So what can we learn from this? A lot in hindsight, but ethical decision-making should definitely be a skill we all have from a young age. In learning technologies, I don’t feel we are at the point of extreme devastation like the atomic bomb, but I do feel good intensions can quickly turn bad. We can see this frequently in the classroom. Teachers are told this technology is great for x, y, and z – it’s the way to go when using technology in the classroom (some even put I promise). Terms like “engaging,” “beneficial,” “learning” are all used but no support is really provided. Teachers give the program a try and results are less than expected. Students are not increasing their skills, they are not engaged with the material after a few weeks, and the teachers are frustrated with the extra amount of preparation they have to do in implementing the program into their classroom (e.g., training themselves of how to implement the program) as well as the lack of results they were promised. The program had great intensions but results were worse. Teachers ended up wasting valuable time in teaching students and resources in the classroom that are very limited. Or what about using social media as a means to learn? What if it goes wrong and cyber bullying prevails? That was not the intension but it happens. So at this point, was it ethical to implement this program in the classroom? It’s hard to say since it’s not a clear right or wrong. There are a lot of gray areas – I think this is where good intensions can sometimes go bad.

Another area I’m concerned with is if we can do it does it mean we should? For example, scientists have developed technology that can be used to determine the chemical makeup of everything in our physical world. Pretty cool, right? By using the handheld device, it will be able to scan and tell me things like what I had for lunch, what a tree is made of, what is in the food I eat, etc. Students could use this device to learn about the world around them. Not only that but it can be used to determine the chemical makeup of things we typically don’t think of like the air outside. Police can use this to determine if drugs are being used in houses (without even going inside). This brings a whole new level of police investigations, public relations, and evidence to the table. But is this ethical? Some say yes (to an extent) others say no. This brings me to my next concern: an individual’s safety and privacy. Would this be an invasion to some people’s privacy? Another more common example is the access to technology. This increases the amount of data that is produced and collected by researchers. On social media systems and commercial sites, people freely share surprising amounts of private information – which becomes searchable and discoverable. What is considered “free-game” to researchers? What about informed consent? I couldn’t find clear answers to these questions.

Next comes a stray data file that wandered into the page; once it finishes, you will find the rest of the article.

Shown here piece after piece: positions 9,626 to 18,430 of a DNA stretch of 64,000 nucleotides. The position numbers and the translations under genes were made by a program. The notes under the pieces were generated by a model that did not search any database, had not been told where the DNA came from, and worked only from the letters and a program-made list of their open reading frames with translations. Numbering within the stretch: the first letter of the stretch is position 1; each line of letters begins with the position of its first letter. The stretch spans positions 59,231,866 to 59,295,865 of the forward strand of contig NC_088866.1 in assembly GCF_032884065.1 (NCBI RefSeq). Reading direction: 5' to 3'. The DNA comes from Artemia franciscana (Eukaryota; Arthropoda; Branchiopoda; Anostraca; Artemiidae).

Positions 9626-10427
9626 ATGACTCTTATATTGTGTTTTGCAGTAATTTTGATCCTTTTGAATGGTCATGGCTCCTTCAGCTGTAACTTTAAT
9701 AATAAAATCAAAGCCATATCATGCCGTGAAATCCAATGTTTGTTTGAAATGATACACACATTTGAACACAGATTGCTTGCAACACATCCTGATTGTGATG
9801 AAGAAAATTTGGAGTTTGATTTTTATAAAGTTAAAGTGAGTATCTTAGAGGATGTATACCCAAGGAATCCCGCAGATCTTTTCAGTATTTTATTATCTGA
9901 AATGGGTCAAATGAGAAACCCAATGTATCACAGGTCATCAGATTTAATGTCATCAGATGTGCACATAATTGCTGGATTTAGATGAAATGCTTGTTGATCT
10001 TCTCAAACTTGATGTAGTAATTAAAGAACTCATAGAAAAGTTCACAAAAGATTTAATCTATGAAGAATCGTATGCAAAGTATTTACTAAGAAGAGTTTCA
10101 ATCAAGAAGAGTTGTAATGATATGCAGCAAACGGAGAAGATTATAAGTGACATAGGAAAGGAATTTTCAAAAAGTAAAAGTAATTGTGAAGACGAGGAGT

Ethics is not a clear yes no situation and there’s often a lot of gray space. I strongly feel students of all disciplines should be required to take a course on ethics within their discipline. Things like do no harm, beneficence, justice are all topics that are easier said than done. Students really need to be able to dig in and reflect on what this actually means and how this impacts the individuals we are working with. It also provides a community of colleagues that are there to discuss varying views and solutions to problems that may arise. I also feel ethical review boards play an important role within the field of ethics and research. This process requires researchers to plan ethical aspects of their study from the very beginning. I find this especially important when dealing with humans and non-humans as participants. It’s also a good idea to have others looking over your proposals and research to hold you accountable for ethical research. One concern for me is making sure IRBs have a variety of different disciplines sitting on the board. Having all one discipline may foster a very specific culture that persuades the approval of specific researchers or research methods. As for the process itself, I do not have necessarily any concerns. I have submitted an IRB for a project I was independently working on as well as contributed to several at my job. One thing to keep in mind is that IRBs usually take a while (depending on your participants). One time I was on a project that took a very long time to get IRB approval while the other time it was very quick. Judging the amount of time it takes could become a problem when I would like to start doing research.